Fluted Spinnerbait Blades

Fluted Blades. These work superbly, but are rarely ever used on bass spinnerbaits. That's puzzling because Fluted blades are the most popular and productive blade worldwide for pike and musky spinners. It gets its name from the Fluted tail which gives a fish tail or fish fin look, reflects light in varied directions, and causes rippled turbulence not found in perfectly smooth blades.

Since most of a Fluted blade is smooth, you still get a larger flash off it, but many smaller flashes off the fluted tail. Keep in mind, there are also Willow and other blades that have this fluted tail stamped on them, but those are not the classic "Fluted blade" as we talk about it here.

One can see where the Fluted blade may have shared its early origins with an Indiana blade, but it's not correct to call the Fluted blade a sub-variety of an Indiana blade. The Indiana blade is over 100 years old, and has changed very little over the years. The Fluted blade is almost equally as old to begin with, and there isn't one dimension or property of a Fluted blade that hasn't been optimized into the oversized pike and musky blade it was way back when - and still is today. It's really the one blade that pike and musky anglers use most, so there's been a lot of attention.

For bass anglers wanting to gauge size comparisons, a #2 Fluted equates to a #4 Indiana, and number #4, #5 and #6 Fluted blades equate to #6, #7 and #8 Indiana blades respectively. These sizes of Fluteds make great bass spinnerbait blades.

A few (not all) tips for trying different sizes of Fluted blades are:

  • The #2 Fluted blade makes a great front runner ahead of the #4 or #5 Fluted or ahead of other blade styles.
  • The #4 can be used in pairs (two #4) or combine a #4 in front of a #5 or #6.
  • A single #6 Fluted blade makes a great night fishing blade or use the single #6 any time you want to get the biggest trophy bass.

Those are just a few suggestions. Try this super pike and musky blade for bass. You'll not be sorry.

Here is a comparison photo and size chart for the Fluted (and Indiana) blades shown here:

Style Size Length Width
Fluted #2 1.144" .630"
Fluted #4 1.515" .814"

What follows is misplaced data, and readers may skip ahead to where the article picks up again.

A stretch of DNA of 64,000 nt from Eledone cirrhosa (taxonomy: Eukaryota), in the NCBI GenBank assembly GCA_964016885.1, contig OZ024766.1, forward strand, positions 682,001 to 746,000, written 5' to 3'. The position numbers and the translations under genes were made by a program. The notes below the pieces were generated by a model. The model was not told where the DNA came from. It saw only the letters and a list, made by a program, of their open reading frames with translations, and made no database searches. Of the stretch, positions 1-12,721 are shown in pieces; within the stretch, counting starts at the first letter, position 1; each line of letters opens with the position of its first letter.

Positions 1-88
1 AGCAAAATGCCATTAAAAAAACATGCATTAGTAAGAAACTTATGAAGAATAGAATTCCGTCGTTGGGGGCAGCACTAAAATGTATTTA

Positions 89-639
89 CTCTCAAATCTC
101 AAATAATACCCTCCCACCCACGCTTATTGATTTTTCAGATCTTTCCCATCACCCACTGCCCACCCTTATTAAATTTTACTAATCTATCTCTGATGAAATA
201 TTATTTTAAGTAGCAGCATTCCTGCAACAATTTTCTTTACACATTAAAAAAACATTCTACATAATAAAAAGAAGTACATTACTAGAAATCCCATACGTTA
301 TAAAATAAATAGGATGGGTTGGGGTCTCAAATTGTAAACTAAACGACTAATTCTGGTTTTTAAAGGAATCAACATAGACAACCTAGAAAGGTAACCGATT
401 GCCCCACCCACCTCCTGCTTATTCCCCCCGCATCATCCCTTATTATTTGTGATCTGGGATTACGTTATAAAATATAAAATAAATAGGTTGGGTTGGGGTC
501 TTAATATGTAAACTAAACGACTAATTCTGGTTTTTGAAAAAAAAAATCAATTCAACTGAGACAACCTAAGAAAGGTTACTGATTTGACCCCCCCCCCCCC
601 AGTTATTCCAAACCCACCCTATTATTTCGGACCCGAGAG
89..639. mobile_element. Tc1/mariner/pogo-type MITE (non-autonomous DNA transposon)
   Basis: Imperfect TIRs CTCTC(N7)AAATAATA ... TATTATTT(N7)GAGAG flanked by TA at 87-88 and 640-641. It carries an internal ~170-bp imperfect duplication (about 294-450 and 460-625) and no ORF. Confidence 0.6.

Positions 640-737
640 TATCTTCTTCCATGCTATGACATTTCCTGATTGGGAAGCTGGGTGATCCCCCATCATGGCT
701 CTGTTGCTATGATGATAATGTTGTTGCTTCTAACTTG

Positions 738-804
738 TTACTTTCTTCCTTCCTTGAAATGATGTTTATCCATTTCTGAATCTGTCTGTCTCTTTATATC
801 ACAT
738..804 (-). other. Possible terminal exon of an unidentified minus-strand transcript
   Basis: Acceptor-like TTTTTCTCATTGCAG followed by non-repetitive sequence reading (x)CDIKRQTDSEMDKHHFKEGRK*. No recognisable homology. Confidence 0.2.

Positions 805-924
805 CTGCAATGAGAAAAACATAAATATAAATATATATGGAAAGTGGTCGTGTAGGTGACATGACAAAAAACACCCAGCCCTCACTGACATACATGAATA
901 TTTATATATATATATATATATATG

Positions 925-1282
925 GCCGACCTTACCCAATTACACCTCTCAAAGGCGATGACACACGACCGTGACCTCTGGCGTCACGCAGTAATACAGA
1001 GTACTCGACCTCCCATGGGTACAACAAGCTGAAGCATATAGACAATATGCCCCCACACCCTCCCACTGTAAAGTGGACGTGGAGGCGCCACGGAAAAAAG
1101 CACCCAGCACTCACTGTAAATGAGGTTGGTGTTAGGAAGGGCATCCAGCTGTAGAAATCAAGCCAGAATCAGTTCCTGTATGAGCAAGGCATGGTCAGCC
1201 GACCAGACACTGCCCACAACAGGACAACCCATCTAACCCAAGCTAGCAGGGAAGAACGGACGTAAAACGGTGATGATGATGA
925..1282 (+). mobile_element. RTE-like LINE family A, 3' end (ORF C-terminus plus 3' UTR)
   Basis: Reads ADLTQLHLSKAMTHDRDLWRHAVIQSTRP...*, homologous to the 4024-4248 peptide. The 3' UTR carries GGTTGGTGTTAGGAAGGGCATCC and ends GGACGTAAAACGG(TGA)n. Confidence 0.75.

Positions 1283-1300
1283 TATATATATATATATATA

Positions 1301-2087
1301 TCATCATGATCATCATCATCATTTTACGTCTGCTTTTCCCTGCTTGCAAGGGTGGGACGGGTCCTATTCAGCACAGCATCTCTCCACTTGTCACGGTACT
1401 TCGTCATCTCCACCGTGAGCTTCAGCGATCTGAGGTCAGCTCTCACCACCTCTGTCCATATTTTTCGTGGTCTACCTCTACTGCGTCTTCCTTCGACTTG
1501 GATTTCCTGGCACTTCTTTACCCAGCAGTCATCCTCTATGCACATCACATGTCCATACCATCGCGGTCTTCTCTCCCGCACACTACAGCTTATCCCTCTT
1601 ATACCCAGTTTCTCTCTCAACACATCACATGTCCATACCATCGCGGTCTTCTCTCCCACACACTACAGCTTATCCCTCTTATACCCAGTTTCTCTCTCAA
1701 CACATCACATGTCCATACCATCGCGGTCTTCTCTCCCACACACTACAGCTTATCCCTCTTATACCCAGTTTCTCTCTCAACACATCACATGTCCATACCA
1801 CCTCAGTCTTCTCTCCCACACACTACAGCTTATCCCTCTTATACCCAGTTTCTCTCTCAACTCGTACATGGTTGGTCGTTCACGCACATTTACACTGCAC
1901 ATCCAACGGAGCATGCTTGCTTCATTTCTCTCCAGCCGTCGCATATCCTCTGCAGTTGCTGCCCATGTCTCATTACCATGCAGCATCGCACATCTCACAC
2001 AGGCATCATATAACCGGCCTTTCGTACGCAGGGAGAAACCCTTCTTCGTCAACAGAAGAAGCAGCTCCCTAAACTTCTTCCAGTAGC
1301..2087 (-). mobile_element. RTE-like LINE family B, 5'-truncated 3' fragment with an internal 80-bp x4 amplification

Fluted #5 1.800" .972"
Fluted #6 2.114" 1.114"
Indiana #2 .836" .500"

Indiana (IN) and Fluted (FL) Blades. Photo not actual size. Photos not same scale as each other.

A pair of Fluted blades.

Other Fluted Spinnerbait Blades

Actually, there are two different meanings of fluted blades:

  1. First, there is the "Fluted Blade" itself. This venerable old style is unique. Although shaped somewhat like an Indiana blade, it is not an Indiana. Historically and presently, the "Fluted Blade" is and always has been popular on musky/pike lures (but not on bass lures).
  2. Second, other fluted blades (Willow, Oklahoma, Royal, etc.) may have fluted or scalloped tails stamped on one end. Compared to a perfectly smooth blade, the fluted tail does break up the flash and it ripples the reflection a little. Yet it is hard to say there is any substantial advantage or disadvantage of the fluted tais. One thing fluting may give is the impression (at least to me) of fish fins or fish tails. So I like to add fluted blades on spinnerbaits to suggest a fin/tail effect.

Mostly, I consider other fluted blades to be a fine folk art embellishment rather than anything strategic. If you ever see antique spinners from the late 1890's or early 1900's (eBay is a good place to see vintage spinners), many of the earliest spinners had fluted blades. The Fluted Blade or other fluted styles (Willow, Oklahoma, Royal, etc.) provide a "retro" or nostalgic look to me because fluted blades were some of the earliest of all blades. Please enjoy.

A Fluted blade ahead of a Fluted Willow.

Double Fluted Willows.

A #2 Fluted blade makes a great front runner ahead of a Fluted Oklahoma blade.

Fluted blade ahead of a Fluted Royal blade.

Fluted blade ahead of a Fluted Royal blade.

The rayed tips of Fluted blades may give the impression of baitfish fins or tail.

Fluted Royal and Fluted Oklahoma blades

Double Fluted Royal blades

Chopper Spinnerbait Blades

This completely flat blade has no concave cup, except for a cupped lower edge. The shape is remindful of the Shannon Twin Spinner that used blades like the Chopper as early as 1915. This blade spins smoothly with low vibration, almost a finesse effect. I tend to use the Chopper for flat calm water or for highly pressured fish.

Willow/Chopper Blades.
These spinnerbaits have a unique blade pair that is remindful to the human eye of a fish body (Willow blade) with a fish tail (Chopper blade). On a spinnerbait wire arm, the two blades look to be on different planes on the wire arm. In the water, however, the blades align one behind the other on approximately the same plane.  They spin very well together, at approximately the same rate, presenting the overall illusion of a singular minnow body and tail. Due to the wide angle of rotation, they plump up to resemble a full-bodied minnow appearance.